The problem with this is that I'm not likely to remember how modules work a few months after finishing a Rust project. I reckon core aspects of a language should be so simple that they don't need any work memorising them.
Although I still don't quite get how macro importing works. It feels like when you #[macro_use] on an extern crate you get all the macros implicitly everywhere without having to issue any use statements. This seems weird and I have yet to try to find an explanation of it. But I've got modules all over my Advent of Code solutions which use macros from nom without having any nom-related use statements.
http://rust-lang.github.io/book/ch07-00-modules.html is the second edition of the book's chapter on it, I think it's much better.
> This seems weird
Yes, that is how it works. Macros aren't in a namespace. Yes, it's weird. It's an artifact of history; eventually, it will be fixed.
It is better, yes, although I think it takes a while getting to the point in a few places.
Docs are something I'm interested in, so you might hear more from me through appropriate channels about this and that.
> Yes, that is how it works. Macros aren't in a namespace. Yes, it's weird. It's an artifact of history; eventually, it will be fixed.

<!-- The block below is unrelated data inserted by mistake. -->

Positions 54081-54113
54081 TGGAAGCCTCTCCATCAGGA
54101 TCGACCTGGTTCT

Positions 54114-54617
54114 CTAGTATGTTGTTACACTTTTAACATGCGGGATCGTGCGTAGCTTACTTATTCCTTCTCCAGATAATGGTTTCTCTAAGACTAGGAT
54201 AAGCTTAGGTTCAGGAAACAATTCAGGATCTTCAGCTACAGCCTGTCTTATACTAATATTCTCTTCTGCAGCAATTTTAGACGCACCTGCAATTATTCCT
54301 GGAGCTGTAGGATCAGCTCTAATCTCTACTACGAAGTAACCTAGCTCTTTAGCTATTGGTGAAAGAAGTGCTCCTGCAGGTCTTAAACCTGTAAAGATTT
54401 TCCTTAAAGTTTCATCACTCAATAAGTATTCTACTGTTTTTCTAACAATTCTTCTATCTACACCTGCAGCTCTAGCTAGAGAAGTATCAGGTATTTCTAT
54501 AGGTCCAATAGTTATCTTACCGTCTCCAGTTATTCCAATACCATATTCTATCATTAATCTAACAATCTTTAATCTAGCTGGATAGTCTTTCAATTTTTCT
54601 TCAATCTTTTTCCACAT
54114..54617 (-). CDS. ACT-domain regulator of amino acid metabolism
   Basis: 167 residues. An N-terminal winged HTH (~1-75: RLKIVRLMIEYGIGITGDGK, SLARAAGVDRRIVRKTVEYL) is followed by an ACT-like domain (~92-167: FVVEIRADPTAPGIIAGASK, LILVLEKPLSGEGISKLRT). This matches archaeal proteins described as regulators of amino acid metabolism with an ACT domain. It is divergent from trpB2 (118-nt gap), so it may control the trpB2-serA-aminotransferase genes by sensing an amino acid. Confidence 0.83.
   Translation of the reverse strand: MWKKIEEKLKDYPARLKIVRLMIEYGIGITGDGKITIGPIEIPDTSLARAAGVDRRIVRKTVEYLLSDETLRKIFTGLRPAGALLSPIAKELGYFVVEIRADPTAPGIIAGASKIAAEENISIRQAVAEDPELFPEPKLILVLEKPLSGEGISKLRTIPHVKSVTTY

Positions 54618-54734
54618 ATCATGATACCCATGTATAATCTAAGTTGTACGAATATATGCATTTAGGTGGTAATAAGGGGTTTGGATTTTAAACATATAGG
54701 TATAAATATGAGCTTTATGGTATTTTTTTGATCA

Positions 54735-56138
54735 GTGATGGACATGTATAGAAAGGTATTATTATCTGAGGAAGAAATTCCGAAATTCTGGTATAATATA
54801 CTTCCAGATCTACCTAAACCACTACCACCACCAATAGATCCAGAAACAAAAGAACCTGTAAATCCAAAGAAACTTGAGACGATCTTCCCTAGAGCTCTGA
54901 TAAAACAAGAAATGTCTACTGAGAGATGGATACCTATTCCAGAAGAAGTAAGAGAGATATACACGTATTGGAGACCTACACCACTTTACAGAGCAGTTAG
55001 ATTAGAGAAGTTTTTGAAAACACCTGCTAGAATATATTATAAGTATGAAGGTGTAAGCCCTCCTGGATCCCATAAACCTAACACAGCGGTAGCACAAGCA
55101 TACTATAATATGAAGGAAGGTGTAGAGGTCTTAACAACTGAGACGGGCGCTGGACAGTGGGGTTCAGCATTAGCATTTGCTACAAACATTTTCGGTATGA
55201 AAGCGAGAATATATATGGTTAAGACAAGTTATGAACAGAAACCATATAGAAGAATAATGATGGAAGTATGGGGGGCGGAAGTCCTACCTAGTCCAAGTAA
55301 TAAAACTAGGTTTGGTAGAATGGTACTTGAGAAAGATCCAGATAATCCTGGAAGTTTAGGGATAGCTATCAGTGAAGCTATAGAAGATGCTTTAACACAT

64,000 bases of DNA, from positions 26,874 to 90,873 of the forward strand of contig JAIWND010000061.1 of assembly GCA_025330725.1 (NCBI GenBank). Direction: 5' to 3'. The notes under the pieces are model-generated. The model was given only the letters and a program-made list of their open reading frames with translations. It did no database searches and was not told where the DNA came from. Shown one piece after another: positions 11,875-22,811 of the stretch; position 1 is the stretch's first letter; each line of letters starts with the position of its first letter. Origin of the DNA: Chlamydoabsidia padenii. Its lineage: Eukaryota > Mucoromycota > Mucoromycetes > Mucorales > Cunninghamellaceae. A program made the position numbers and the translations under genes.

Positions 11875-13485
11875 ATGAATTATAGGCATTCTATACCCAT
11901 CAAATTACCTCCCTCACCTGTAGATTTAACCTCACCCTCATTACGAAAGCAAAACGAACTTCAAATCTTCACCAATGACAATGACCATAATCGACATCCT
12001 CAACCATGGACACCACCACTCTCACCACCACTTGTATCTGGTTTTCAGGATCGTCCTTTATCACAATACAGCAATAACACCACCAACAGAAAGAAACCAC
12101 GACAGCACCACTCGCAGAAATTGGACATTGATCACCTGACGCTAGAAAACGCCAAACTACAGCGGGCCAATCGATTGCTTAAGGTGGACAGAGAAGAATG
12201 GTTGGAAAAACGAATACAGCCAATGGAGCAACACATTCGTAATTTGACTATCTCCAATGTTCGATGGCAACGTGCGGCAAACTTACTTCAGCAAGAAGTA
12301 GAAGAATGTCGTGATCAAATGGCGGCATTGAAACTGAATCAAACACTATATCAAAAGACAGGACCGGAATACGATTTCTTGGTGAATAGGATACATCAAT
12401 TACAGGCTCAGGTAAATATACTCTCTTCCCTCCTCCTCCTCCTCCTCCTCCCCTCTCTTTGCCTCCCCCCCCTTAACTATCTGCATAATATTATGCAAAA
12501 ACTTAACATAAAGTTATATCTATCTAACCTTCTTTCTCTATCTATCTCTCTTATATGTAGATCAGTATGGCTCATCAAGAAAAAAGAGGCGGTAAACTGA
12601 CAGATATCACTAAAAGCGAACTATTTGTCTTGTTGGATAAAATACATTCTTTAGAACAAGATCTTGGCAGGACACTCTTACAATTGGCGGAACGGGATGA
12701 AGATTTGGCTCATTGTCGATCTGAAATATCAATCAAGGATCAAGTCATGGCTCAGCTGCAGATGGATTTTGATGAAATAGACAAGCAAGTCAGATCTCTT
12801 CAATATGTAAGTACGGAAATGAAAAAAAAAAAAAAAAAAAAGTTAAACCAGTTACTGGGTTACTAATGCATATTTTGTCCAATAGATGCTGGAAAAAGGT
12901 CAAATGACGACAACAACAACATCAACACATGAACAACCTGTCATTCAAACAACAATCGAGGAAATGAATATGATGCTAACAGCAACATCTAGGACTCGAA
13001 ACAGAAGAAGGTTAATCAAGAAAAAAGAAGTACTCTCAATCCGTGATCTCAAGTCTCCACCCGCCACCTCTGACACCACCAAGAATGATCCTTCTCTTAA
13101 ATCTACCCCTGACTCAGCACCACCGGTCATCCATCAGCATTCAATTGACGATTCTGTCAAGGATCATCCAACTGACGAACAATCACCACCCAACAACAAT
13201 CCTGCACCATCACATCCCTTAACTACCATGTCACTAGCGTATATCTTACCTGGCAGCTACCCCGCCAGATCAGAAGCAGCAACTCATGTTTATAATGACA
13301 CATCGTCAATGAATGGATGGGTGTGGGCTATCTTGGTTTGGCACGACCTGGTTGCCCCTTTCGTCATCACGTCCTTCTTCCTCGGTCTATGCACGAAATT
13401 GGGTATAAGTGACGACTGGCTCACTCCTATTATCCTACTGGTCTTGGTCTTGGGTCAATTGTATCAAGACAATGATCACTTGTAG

I'm glad that I both got it right and that it's not necessarily going to stay that way. I don't know how much macros are going to proliferate in the future, but I don't want to find myself with macro naming collisions. I can certainly imagine some of nom's causing issues with other crates, and having to define a new crate within my tree just to contain them would be irritating. I assume that would work as a workaround, anyway.
Basically, today you define macros with macro_rules!. This shipped in Rust 1.0 because we did not have the ability to invent and implement a more proper macro system, and didn't want to hold the whole language up on one thing. In the future, you'll write macros with a "macro" keyword, and macro_rules! will be deprecated, and "macro" macros will support namespacing, etc.
- `extern crate` is logically a crate-internal magic `pub mod` or `pub use`
- You should usually put your `extern crate`s in the crate root
- Putting these two together, you can refer to crates as if they were toplevel modules.
This is one of the very common confusions I've seen.